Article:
Ariel Munin

Insurance in Simple Terms - The Essence


Insurance has always been considered a boring and incomprehensible topic. Complicated terms, such as compensation, subrogation and exaggeration, appear in small print in dozens of sections and sub-sections densely covering dozens of pages of the insurance policy. Even the words of the insurance policy are unclear to the ordinary person.

In the coming series of articles, I will try to explain the world of insurance in a simple and interesting way.

What is insurance?

We all understand that if, unfortunately, an incident occurs which causes damage to property (through burglary, flood or fire in the house, car accident or theft),  the financial consequences can be considerable. This kind of incident, of course, happens suddenly and is unexpected.  No one can be prepared for it or avoid it. The risk of such extensive damage raises the question: Is it at all worthwhile to own uninsured property? For example, imagine a person who buys a new car with his life’s savings. How can he cope with theft or accident without insurance? Without the option of insurance, many of us would prefer not to take the risk of buying a car at all.

Insurance is basically a socialistic idea. An individual who wishes to insure his assets, agrees to pay a fixed sum of money (the insurance premium) into a shared fund (the insurance company) backed by a written contract (the insurance policy).

The contract stipulates that in case of damage to property, the company will pay the agreed amount, i.e., the company that collected money from many individuals who insured their property, will pay out to each individual who can prove he has been damaged. It is clear to those insured that if no damage occurs, no money will be returned. That's the socialistic idea: all for one and one for all.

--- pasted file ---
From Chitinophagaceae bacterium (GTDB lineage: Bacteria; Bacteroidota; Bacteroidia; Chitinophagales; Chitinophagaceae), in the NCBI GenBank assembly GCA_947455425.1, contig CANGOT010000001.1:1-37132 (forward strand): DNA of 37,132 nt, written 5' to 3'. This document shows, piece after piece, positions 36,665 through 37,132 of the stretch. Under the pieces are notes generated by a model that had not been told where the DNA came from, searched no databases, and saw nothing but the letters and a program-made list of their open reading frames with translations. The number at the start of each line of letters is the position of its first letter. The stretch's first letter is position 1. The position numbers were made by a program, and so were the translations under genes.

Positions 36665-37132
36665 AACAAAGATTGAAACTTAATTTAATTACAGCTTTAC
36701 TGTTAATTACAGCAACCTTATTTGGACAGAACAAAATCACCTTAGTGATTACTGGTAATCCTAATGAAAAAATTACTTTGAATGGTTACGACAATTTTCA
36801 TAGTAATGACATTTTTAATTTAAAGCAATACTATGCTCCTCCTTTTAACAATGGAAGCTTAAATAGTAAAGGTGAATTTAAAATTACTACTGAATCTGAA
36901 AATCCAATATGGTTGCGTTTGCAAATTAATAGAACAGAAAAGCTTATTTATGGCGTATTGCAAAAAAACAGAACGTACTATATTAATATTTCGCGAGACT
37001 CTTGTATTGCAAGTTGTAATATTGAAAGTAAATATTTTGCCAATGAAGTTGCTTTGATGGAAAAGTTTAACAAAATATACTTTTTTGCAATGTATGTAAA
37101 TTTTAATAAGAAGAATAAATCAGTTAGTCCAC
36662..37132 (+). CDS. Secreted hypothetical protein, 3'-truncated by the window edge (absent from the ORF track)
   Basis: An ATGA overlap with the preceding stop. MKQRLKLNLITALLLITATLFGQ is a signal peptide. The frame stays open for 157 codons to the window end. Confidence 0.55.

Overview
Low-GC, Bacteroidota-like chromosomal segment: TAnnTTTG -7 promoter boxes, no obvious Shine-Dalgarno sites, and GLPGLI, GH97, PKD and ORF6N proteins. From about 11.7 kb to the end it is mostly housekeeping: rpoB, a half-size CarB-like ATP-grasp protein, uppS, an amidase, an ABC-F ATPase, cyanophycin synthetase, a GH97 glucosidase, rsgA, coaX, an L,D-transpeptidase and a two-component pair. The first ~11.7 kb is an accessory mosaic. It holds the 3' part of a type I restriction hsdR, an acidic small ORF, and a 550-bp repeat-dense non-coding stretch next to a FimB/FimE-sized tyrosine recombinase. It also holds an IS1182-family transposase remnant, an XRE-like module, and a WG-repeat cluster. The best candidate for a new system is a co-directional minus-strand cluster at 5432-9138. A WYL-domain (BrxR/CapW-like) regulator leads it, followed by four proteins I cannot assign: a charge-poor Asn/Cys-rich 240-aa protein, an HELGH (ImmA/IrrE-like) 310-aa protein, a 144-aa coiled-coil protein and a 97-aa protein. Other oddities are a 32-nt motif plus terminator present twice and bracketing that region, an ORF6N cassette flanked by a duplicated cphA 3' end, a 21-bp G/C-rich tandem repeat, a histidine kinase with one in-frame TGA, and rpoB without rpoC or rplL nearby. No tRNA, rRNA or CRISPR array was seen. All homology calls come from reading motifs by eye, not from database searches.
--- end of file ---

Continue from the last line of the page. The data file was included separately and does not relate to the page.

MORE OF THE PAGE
Insurance acts as a mechanism to manage and hedge risks. In risk management, a fixed sum of money is collected in advance sufficient to cover claims to payment of those whose cars are stolen. If the planning is poor and too little is collected, then when an insured individual tries to make a claim, the answer will be: "Sorry, there is no money left for you", and the whole system will collapse.

The insurance company must also determine and define the extent of risk it can take on itself. Thus, for example, in the case of a catastrophe,--an extensive fire in a large city in which hundreds of thousands of cars are destroyed—the company must itself be insured. This subject will be discussed later on.

In conclusion, the insurance policy provides the individual the most basic security for his assets. Without insurance, investments would be unstable and dubious, open to loss. The insurance company is the mechanism that protects the public’s money in a shared fund and pays out only to those who have truly suffered damage. Insurance is important to risk management for the individual, the commercial enterprise or any other economic entity.

*Translated by Elsa Hadar

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